The most common cancer (with the exception of skin cancer) among women in the U.S. is breast cancer. In fact, 1 in 8 women are at risk of getting the disease in their lifetime. In recognition of National Breast Cancer Awareness Month, this post will examine signs, symptoms, treatments and other common facts to help shed more light on the disease.
What is Breast Cancer?
Breast cancer is a disease that is the result of cells in the breast growing out of control. These cells form tumors, which can sometimes be felt as lumps. Those cells can then invade surrounding tissues and spread to other areas. Breast cancer can begin in different parts of the breast and doesn’t always grow in both breasts.
Different Types of Breast Cancer
There are several different types of breast cancer.
Ductal Carcinoma Breast Cancer is the most common form of the disease. The tumors for this type of cancer are formed in the duct cells that carry milk to the nipples. If the cancer is “in situ” that means that it remains in the original location; if it’s “invasive,” that means it has spread to other parts of the body.
Inflammatory Breast Cancer is a rare form of the cancer that is often difficult to detect, because it’s caused by cancer cells that block lymph vessels in the skin. This may not show up on a mammogram or be felt in a self breast exam. Imaging tests are typically used to learn how far this aggressive form of the cancer has or has not spread.
HER2 Positive Breast Cancer indicates a higher level of the HER2 protein in the breast tumors. This cancer can grow and spread faster than other types of breast cancer.
Triple Negative Breast Cancer is a cancer without the HER2 marker or estrogen or progesterone hormone receptors. This type of cancer is more common in African American women and younger women of all races and is traditionally more aggressive than other forms of breast cancer.
Lobular Carcinoma Breast Cancer is cancer that begins in the lobes of the breast. It is often found in both breasts vs. just one like many other forms of the cancer.
Paget’s Disease of the Breast is one of the rarest forms of breast cancer, representing 4% or less of all breast cancers. It is non-invasive and concentrated on the skin of the nipple and/or the areola.
Signs and Symptoms of Breast Cancer
Common signs and symptoms of breast cancer may include any of the following:
- Swollen or enlarged lymph nodes around the breast
- A dimple in the breast
- Nipple rashes or itchy skin surrounding the nipple
- Nipple discharge (other than breast milk)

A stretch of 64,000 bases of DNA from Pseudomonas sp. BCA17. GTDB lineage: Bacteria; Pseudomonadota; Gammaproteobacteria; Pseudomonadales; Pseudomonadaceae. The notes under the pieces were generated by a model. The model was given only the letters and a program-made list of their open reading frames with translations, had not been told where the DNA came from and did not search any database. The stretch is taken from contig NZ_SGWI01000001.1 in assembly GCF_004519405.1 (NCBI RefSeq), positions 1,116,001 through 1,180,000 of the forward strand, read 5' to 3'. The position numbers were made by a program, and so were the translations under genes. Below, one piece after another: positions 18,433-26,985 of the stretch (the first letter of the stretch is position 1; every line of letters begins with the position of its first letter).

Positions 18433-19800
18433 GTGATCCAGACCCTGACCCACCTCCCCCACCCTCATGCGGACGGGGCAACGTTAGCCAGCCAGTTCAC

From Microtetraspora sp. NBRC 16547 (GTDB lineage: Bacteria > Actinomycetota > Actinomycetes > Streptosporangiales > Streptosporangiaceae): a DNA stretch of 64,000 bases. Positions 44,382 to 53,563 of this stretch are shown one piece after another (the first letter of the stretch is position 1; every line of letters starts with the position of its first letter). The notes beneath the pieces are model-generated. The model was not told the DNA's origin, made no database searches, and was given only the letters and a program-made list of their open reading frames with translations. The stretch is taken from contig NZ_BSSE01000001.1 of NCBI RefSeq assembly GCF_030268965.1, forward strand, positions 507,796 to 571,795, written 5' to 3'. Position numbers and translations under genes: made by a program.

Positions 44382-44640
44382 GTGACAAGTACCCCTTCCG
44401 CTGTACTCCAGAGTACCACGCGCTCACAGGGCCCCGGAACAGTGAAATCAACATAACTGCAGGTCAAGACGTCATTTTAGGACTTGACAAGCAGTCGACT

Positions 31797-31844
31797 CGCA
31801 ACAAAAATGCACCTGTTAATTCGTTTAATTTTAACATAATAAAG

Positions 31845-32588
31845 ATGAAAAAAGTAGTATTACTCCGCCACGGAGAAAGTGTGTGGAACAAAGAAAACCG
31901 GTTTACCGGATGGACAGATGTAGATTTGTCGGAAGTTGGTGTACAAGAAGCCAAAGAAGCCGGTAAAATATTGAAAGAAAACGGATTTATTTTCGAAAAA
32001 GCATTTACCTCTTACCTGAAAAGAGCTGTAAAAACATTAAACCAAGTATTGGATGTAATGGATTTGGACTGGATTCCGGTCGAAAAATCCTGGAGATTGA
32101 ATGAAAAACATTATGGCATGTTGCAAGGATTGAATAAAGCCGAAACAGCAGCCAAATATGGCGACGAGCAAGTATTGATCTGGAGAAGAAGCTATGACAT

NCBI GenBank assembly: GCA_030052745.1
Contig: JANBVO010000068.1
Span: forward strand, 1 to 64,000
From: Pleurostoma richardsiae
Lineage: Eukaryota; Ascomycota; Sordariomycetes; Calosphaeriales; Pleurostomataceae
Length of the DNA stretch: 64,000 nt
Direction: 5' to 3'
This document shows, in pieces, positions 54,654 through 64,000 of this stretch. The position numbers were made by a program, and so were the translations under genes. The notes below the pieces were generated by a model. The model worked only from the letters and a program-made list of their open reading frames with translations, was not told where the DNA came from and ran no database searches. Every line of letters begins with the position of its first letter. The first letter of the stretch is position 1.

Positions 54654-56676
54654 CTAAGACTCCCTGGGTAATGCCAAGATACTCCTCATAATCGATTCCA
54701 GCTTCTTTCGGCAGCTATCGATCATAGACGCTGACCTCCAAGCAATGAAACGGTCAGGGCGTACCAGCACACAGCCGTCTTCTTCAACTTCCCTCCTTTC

- Nipple turning inward into the breast
- Breast size or shape change
- Lumps in breast
- Darken or swollen skin on the breast
It’s important to note that although these symptoms can be an indication of cancer, they can also be indicative of other (less serious) issues. It’s always best to seek professional help when symptoms surface.
Screening, Diagnosis and Treatment
There are many ways to screen for breast cancer including self exams, regular physical exams, mammograms, ultrasounds, MRIs, biopsies and genetic testing. If you have a history of breast cancer in your family or other risk factors, it is prudent to begin regular screenings earlier than the recommended age of 45. Otherwise, annual screenings beginning at that age should suffice.
Once breast cancer has been detected, additional procedures and tests will be conducted to help formulate the best plan for treatment. Depending on the type of cancer found, patients could expect to have a chest X-ray; bone scan; lymph node biopsy; receptor testing; a Computed Tomography (CAT) scan and/or a Positron Emission Tomography (PET) scan.
The treatment for breast cancer depends on many factors including the type of cancer the patient has; what stage the cancer has grown to when it’s found and the patient’s age/well-being otherwise.
Treatments may include surgery, chemotherapy, radiation, hormonal therapy, immunotherapy, medications and holistic techniques.
Who should be screened?
The American Cancer Society recommends that women without an elevated risk of breast cancer should be screened annually beginning at age 45, then, if no abnormalities are detected, every other year once they reach the age of 55.
For those with high risk factors for breast cancer, the guidelines suggest screenings a few years prior to age 45 and an MRI to complement the regular mammograms.
Myths vs. Facts
Unfortunately, there is a lot of misinformation that has spread regarding breast cancer. Here are some of the myths surrounding breast cancer that hold no basis in fact:
- Lumps on the breast always indicate the presence of breast cancer.
- Only women can get breast cancer.
- Mammograms can cause breast cancer to
- Antiperspirants and deodorants cause breast cancer.
- Breast cancer is contagious.
- Dairy consumption increases the risk of getting breast cancer.
None of the above statements are true, and they serve as a reminder to be sure to perform due diligence when researching such topics.
Talk to a Doctor
The medical professionals at Western Washington Medical Group Family Practice can assist you with breast cancer screenings, diagnoses and treatments. For more general health inquiries, use our Contact Form.